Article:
On Sunday 31 August 2008 the Buskaid Ensemble will participate in a public concert commemorating 50 years of the Oppenheimer Memorial Trust (OMT) to be held at another historic venue, the church of Regina Mundi , Moroka, Soweto. For the past six years the OMT has generously supported the tertiary studies of two Buskaid students at a leading UK music college. The Ensemble will perform music by the 18th century composer Chevalier St Georges, also known as the Black Mozart, and the concert starts at 15h00.
On Sunday 7th September at 3.30 pm the Buskaid Intermediate Ensemble will be playing a programme of Jewish music at the Rabbi Cyril Harris Community Centre at the Great Park Synagogue, cnr Glenhove Road and 4th Street, Houghton. This concert will also feature three of Buskaid’s most advanced players who will perform solos by Bloch and Wieniawski. For more details please contact Hazel Cohen: (011) 728-8088 or (011) 728-8378.
On the afternoon of 28th September there will be an informal concert at the Buskaid Music School in Diepkloof, Soweto featuring twelve students who are taking Associated Board practical examinations. This year two students are sitting Diploma exams and will be performing major works from the mainstream string repertoire. We are hoping to offer our audience an African meal after this concert. Detail to follow.
We are very thrilled to have received a donation to Buskaid of £1,432 which was generated from an online X-Files Premiere tickets auction. Our warmest thanks to Gillian and all her supporters for this further very welcome support.
On Tuesday 12 August we received a memorable visit from the renowned conductor and motivational speaker Ben Zander, who gave a workshop for our students in front of a modest but very enthusiastic audience of Buskaid supporters in our music school in Soweto. Members of both the senior and intermediate ensembles responded very positively to Ben Zander’s mixture of musical inspiration and infectious humour. His visit was very kindly organised for us by Rita Meininghaus, in conjunction with Ivor Ichikowitz, Chairman of the Paramount Group.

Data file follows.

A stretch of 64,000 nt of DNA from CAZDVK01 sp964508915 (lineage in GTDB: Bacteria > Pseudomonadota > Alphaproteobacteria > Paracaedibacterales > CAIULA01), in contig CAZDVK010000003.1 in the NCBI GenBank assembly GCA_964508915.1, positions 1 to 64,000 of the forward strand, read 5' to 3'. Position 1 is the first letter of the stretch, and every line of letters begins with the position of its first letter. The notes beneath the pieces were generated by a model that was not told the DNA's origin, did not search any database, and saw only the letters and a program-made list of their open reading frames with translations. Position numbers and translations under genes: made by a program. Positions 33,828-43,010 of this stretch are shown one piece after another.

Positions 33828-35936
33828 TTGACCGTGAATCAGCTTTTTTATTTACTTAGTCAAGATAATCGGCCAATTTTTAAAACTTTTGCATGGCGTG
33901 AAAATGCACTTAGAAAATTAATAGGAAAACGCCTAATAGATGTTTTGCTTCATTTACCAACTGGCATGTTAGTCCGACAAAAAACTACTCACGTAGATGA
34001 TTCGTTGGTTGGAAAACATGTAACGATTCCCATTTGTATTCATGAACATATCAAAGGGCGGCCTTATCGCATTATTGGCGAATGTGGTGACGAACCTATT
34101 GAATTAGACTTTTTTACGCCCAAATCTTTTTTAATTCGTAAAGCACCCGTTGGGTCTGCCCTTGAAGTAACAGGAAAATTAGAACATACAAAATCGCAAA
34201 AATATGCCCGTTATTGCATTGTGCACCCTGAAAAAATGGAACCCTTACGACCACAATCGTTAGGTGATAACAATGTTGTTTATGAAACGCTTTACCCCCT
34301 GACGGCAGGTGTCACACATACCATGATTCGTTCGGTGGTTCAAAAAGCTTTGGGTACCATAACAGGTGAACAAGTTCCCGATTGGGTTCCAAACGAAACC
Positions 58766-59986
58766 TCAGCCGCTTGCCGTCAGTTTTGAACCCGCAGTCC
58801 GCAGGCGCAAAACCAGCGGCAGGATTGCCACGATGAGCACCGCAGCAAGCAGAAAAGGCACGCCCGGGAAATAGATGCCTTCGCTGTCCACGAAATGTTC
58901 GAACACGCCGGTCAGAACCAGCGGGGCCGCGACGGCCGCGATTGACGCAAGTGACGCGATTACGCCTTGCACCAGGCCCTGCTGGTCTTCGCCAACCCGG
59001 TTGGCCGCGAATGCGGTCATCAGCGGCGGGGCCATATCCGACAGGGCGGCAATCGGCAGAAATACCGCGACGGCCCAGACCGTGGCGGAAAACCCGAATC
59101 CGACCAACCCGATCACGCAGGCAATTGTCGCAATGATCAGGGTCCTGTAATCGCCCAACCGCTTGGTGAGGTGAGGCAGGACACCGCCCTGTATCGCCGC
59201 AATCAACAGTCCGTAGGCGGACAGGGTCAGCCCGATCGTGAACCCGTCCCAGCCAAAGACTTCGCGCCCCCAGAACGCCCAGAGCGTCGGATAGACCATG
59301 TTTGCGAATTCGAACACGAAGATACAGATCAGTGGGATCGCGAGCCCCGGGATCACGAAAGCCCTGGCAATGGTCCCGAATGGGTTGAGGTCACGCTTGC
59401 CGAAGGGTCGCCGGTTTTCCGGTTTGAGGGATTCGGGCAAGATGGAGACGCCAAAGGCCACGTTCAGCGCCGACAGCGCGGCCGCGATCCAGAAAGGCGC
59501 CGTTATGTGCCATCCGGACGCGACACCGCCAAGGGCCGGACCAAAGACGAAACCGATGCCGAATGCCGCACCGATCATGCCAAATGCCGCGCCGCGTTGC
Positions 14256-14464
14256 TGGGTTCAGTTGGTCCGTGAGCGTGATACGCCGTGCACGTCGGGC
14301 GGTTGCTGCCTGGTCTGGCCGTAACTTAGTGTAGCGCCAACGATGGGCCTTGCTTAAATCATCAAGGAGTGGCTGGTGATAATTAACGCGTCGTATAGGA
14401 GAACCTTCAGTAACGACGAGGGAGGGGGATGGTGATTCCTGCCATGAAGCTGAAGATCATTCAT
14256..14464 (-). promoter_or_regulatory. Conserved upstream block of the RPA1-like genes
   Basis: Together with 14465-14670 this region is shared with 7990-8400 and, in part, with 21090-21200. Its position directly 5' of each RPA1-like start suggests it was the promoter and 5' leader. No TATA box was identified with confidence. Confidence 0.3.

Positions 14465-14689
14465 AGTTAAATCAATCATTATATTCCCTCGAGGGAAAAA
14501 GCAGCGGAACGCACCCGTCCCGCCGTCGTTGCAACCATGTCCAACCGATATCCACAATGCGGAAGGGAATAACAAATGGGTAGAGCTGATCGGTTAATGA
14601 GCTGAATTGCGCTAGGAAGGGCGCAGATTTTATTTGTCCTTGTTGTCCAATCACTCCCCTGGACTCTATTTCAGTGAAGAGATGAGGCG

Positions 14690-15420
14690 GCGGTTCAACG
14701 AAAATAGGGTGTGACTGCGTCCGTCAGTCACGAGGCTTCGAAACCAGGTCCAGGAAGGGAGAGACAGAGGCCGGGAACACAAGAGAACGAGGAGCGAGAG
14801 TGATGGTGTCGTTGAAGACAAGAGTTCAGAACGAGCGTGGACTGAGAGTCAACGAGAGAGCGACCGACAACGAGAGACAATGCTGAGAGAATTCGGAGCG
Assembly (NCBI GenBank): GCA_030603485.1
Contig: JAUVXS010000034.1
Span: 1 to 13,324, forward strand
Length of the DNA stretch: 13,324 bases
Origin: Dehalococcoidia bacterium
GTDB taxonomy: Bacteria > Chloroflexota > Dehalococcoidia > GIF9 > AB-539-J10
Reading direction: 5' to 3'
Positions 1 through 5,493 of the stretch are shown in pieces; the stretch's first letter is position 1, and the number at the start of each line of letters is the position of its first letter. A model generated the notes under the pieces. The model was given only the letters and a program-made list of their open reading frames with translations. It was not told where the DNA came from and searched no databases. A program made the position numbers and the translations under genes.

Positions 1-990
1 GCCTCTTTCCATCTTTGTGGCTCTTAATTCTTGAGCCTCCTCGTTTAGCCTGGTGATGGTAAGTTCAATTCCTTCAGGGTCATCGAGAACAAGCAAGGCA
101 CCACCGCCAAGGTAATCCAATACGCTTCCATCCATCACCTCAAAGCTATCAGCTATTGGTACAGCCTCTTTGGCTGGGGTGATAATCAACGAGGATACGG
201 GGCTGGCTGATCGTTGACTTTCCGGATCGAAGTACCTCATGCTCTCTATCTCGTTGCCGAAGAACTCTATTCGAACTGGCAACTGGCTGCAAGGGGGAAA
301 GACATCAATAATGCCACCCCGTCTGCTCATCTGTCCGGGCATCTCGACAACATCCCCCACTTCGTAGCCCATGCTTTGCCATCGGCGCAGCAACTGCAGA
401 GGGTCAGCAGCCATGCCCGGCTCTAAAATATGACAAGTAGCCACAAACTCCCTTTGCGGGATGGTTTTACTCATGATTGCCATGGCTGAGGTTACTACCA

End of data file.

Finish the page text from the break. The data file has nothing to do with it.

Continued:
On Sunday 17 August 2008, Leaders Unlimited – Korn/Ferry International hosted their sixth gala event in support of Buskaid. There was a private function, by invitation only, with special emphasis on honouring women in celebration of SA Women’s Day and took the form of a full-length concert by the Buskaid Ensemble at the historic Walter Sisulu Square of Dedication in Kliptown, Soweto. At the end of the concert, the joint CEO of Leaders Unlimited, Gusti Coetzer, presented Rosemary Nalden with a cheque for R175,000, a most generous contribution towards Buskaid's general operating costs.
Dear Buskaid Supporters
A very warm welcome to our first newsletter of 2007 – Buskaid’s tenth anniversary year - with great news of our first appearance at the BBC Promenade Concerts in London. We urge those of you who would like to come to our Prom to book soon, as this event may well sell out. Buskaid and Dance for All will be performing in the Arena, which means that there will be fewer ‘prom’ spaces available; if you intend to purchase tickets we suggest that you buy centre stalls seats which will afford the best views of the players and dancers. Please read on for the story behind this event and visit www.bbc.co.uk/proms/2007 to make a booking.
July 15 - 7 pm The Royal Albert Hall, London
This concert will be preceded by a BBC Proms Showcase at 5 pm featuring the Buskaid Ensemble performing a different programme of baroque music, presented by Sir John Eliot Gardiner and Rosemary Nalden. Admission is free to concert ticket-holders.
July 7 - 2.30 pm Uniting Reformed Church, Diepkloof Zone 4, Soweto A special community concert preview of the Prom programme, with Buskaid and Dance for All; details from the Buskaid office, Johannesburg: 011 442 9676 (Transport can be provided.)
September 24 (Heritage Day) - 3.30pm Linder Auditorium, Johannesburg